“XXX 88” - by MØ produced by Diplo.
Growing up in the isolated suburbs of Odense, Denmark certainly doesn’t seem to have made Karen Marie Ørsted the shy and retiring type. In February 2014 the new queen of rowdy yet introspective Scandi-tronica releases her debut album No Mythologies To Follow, which comes in the wake of high profile collaborations with everyone from Diplo to Avicii. A teenage tearaway, she might have ditched the pink hair and Black Flag patches—she called time on her cult punk band at 22—but those years have informed her rebellious onstage antics and the magnetic individuality that runs through her music. Still just 25, you can expect MØ, which means ‘virgin’ in Danish, to be the name on everyone’s lips in 2014. Just make sure you can say it right first…
Noisey: So just how do you pronounce your name?
MØ: I think it’s very hard for people not from Scandinavia to say it! But it’s “Mooo.”
Do people get it wrong a lot?
Yeah, but that’s cool! It’s kind of nice in a way. I don’t know why!
Why go under MØ instead of Karen?
I’ve always really liked the idea of an artist name, like a cover-up, even though in my music I’m being very personal in the stuff that I write about. My private name is a different thing.
What was your first ever song like?
The first song I ever wrote was called “Because I Love You.” I was very inspired by the Spice Girls and they were singing about love and stuff and I was seven. I didn’t know anything, but I just made a ton of love songs. I’d never had a boyfriend but it just made sense. You start off at an early age dreaming about love, but you have no idea how it will be.
How long until you realized you were good at writing music?
I still feel sometimes that I’m not good, but then also sometimes I feel like I’m very good. It changes all the time. You always want to be better and then sometimes you can be bummed out, “It’s not good enough, fuck!” When I was nine I made a song and I played it for my best friend. I turned around and she was angry as fuck, because she was the most popular girl in class—she was always being a princess. She was angry because she thought it was so good.
How has your musical taste changed since those Spice Girls years?
I was very much a pop girl but then when I became a teenager everything got turned upside down. It’s so crazy how your life changes because of all of those hormones—you fall in love and you get drunk for the first time. If you ask my mum and dad they would say that I was hard to be around. I was a trouble teenager. I was uncontrollable, but I haven’t done anything that I’m not proud of. I was in this punk band and also in all of these left wing organizations, we were taking over houses that were empty and demonstrating and being drunk and throwing parties in my parents house…”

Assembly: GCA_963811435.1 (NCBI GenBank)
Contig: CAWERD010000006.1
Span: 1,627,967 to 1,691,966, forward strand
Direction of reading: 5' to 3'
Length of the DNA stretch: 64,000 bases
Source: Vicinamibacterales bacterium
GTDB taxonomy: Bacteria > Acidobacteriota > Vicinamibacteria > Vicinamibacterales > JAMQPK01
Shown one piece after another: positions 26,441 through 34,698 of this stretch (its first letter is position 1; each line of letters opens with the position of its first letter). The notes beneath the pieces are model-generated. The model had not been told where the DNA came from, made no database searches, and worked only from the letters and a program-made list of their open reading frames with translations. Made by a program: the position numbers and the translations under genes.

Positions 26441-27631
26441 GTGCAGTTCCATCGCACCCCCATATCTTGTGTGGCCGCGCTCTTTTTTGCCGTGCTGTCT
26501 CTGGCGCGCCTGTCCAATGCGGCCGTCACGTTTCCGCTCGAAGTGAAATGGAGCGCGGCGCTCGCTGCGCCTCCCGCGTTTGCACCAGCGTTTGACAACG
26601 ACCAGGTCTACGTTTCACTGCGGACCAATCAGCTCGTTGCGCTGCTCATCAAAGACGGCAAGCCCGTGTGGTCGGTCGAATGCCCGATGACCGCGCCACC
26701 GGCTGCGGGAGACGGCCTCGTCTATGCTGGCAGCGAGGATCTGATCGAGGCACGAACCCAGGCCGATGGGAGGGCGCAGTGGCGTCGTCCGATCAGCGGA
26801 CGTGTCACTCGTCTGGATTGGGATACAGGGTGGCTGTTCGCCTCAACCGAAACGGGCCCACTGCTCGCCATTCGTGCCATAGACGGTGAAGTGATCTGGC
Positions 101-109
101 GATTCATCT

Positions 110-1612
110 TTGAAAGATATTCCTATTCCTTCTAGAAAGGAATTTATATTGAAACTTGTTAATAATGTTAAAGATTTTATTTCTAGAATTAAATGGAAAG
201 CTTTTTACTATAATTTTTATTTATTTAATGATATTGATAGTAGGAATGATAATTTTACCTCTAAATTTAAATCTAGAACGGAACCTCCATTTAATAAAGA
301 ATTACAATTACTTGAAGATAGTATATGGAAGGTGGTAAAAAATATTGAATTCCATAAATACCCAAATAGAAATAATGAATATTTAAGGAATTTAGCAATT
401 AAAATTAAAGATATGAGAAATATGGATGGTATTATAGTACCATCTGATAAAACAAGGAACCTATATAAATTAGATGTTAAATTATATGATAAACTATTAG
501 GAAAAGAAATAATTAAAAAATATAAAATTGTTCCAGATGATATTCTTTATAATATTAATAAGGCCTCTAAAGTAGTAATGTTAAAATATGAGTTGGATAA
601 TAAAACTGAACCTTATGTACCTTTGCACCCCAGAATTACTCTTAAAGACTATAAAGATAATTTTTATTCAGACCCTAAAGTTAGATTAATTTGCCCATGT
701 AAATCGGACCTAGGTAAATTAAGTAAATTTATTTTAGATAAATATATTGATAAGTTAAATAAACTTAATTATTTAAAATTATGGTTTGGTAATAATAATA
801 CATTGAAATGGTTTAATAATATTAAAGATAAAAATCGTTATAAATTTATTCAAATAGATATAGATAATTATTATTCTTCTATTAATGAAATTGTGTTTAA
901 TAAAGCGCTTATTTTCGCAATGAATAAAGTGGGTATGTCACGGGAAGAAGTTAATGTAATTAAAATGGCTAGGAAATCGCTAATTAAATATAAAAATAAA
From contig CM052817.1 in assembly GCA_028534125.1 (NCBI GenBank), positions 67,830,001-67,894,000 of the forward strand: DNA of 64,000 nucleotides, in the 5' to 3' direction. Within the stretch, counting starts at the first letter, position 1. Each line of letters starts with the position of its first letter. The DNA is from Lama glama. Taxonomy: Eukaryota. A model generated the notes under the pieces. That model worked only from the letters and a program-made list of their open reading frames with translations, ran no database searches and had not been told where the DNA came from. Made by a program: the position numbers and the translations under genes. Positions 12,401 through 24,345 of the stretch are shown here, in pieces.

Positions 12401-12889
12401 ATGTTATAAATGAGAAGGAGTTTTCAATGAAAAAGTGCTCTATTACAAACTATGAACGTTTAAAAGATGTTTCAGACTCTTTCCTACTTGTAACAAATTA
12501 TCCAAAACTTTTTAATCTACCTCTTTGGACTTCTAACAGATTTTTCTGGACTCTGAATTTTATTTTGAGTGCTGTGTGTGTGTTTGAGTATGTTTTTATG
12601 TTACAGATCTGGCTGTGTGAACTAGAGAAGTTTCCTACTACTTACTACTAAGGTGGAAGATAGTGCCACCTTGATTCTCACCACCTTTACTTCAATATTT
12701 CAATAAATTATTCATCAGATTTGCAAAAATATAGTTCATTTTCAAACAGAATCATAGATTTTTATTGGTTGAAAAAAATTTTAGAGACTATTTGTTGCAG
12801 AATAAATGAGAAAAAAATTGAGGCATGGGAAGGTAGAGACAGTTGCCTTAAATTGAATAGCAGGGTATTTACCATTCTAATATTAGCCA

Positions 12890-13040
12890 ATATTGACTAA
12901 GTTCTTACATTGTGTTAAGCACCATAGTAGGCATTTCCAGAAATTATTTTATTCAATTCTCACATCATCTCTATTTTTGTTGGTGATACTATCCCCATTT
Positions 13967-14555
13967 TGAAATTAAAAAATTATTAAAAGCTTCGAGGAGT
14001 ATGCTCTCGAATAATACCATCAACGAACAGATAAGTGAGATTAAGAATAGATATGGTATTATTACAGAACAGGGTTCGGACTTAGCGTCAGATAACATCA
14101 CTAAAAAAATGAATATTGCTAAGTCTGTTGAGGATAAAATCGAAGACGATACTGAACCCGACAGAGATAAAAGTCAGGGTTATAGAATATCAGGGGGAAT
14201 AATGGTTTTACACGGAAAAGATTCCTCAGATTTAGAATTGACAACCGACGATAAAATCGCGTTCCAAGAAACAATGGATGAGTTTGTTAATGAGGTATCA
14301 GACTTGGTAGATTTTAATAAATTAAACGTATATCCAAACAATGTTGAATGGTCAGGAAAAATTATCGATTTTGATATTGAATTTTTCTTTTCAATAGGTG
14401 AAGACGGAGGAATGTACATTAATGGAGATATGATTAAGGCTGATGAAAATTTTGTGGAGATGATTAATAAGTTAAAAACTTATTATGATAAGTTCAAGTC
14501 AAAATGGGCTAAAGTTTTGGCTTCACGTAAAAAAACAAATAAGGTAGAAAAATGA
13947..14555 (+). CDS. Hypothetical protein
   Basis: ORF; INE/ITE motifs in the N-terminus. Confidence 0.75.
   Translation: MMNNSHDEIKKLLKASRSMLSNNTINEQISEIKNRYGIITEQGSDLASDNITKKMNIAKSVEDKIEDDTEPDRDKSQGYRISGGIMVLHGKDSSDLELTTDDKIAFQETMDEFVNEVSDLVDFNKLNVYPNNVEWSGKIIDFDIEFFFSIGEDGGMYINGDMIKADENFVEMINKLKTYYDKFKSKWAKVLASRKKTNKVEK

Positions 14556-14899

Sounds like fun!
It was! I think that’s also why I’m so inspired by the teen years when I write music, because everything’s so fucking crazy and amazing, though you’re very self-centered and confused and don’t understand anything going on around you, but anyway…. I started listening to punk music. Sonic Youth were my big love and they are still. They were my teenage soundtrack, and Black Flag I love, Sex Pistols, The Clash. And all the grunge stuff of course, like Smashing Pumpkins.
Tell us about your punk band…
We were like two girls singing. It was very, very political, very, very “Fuck society.” I wouldn’t change that for anything in the world, it was five amazing years. It was called Mor, which means mother in Danish. We weren’t famous, but in the underground we were a known name. We weren’t good, we sounded horrible, but we got a lot of attention, because we were very energetic on stage. The music was very trashy, but in a danceable way. We played every squat and toured Europe and New York. We started the band when we were 18, but we met when I was 14, doing the political, anti-fascist stuff. When I was 20 I fell in love with heavy electronic music and hip-hop, but I was still into punk and I’m still into punk, and that was when I started MØ, on the side. But she’s still my best friend.
What did you wear in your punk phase?
I was very much into crust punk, so it was about a blank tank top and then black trousers with holes all over the place. Then a bum bag [fanny pack], of course, and so much make-up you wouldn’t believe. I never got a piercing. It was toned down. Then a lot of patches. I had dark pink-purple hair. I stopped dying it when I was 19—I thought it would be cooler if it was all white, like totally platinum blonde, so I started doing that instead. I’m still very much into black.